Every REM album since 1994's disappointing Monster has been described by one critic or another as a 'return to form'. Personally, I'm not convinced that the band are capable of making another album as good as Reckoning or Automatic For The People; when you've been writing and playing music together for several decades, it must be difficult to stumble upon exceptional new ideas. This needn't be a problem, though; a second-rate REM single is still a hell of a lot better than anything most other guitar bands can conjure up, as 'UBerlin' amply demonstrates.
It's a good song, which may not be immediately appreciable because we've become so accustomed to the band's strengths. The pretty, jangling guitar, the touching, slightly desperate vocals, the bittersweet mood and moving melodies; all of this will be familiar to every listener. These are, after all, elements which were already in place on early songs like 'Radio Free Europe'. It's worth taking a mental step back though, to stop listening to 'Uberlin' as the new REM single and imagine that it's a song by an up-and-coming band. Then it'll hit you: how good the group are at what they do, the extent to which they've honed their craft over the years. Michael Stipe, for instance, is somehow able to effortlessly throw together a few enigmatic lyrical fragments and create something affecting, and the mood he conjures through lines like 'Hey now, take your pills' is heightened by Peter Buck's gentle, subtle guitar work.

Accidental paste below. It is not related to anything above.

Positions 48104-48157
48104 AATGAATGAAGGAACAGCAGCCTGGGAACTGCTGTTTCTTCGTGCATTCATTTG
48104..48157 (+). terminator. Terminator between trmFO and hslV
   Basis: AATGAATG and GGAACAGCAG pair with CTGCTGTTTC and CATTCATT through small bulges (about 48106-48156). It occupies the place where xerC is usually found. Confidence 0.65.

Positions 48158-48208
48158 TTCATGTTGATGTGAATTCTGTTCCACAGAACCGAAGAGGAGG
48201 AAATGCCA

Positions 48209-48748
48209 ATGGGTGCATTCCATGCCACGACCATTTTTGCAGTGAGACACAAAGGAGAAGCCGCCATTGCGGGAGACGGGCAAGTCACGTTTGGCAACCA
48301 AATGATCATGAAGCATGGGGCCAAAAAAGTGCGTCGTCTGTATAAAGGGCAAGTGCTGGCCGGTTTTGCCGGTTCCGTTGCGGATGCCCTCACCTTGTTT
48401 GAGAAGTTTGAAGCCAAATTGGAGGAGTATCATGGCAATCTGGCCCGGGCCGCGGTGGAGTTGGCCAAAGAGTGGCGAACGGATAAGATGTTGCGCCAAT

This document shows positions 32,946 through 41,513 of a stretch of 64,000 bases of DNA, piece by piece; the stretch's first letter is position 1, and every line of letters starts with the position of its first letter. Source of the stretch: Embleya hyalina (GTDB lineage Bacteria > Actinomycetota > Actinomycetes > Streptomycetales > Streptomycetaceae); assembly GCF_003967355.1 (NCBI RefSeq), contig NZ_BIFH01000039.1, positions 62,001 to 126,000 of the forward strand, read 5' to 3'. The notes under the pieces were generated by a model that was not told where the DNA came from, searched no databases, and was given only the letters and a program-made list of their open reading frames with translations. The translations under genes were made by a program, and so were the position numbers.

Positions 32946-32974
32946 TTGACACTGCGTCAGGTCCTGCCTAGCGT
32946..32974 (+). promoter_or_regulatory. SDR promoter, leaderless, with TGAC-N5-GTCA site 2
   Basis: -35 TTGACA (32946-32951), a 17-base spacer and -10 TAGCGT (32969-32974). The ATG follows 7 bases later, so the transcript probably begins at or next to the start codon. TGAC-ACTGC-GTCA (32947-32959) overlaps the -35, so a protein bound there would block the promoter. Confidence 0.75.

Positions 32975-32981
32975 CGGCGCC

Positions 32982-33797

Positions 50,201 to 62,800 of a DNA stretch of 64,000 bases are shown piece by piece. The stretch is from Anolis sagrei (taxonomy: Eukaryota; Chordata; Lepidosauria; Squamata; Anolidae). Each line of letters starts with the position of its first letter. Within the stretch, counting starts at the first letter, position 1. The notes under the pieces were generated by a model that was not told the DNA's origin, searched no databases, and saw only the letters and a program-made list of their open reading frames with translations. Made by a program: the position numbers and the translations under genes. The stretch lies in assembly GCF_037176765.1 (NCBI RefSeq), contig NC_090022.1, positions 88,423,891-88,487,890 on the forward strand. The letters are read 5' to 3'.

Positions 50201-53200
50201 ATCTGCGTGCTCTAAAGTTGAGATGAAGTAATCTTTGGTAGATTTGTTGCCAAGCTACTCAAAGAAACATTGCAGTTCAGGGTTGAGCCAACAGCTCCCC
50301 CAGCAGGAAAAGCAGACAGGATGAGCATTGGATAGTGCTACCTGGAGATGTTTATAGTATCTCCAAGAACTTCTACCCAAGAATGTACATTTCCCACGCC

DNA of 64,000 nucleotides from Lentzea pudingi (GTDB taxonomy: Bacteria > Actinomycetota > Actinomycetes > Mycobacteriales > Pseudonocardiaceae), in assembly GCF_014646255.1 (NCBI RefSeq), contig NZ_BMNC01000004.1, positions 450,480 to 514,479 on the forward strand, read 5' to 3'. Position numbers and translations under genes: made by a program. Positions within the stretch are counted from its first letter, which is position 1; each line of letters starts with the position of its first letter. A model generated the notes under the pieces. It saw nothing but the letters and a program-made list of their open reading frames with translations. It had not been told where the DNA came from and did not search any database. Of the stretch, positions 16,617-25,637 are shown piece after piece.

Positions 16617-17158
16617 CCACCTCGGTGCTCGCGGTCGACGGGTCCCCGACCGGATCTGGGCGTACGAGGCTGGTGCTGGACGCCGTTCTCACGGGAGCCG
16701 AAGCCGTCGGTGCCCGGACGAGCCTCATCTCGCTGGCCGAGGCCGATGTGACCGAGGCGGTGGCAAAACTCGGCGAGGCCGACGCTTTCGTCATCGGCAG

'UBerlin' doesn't come close to hitting the heights of 'Pretty Persuasion' or 'Losing My Religion', but so what? It's still an excellent track. REM don't need to hit the peaks they touched in the eighties and early nineties in order to be a very good band.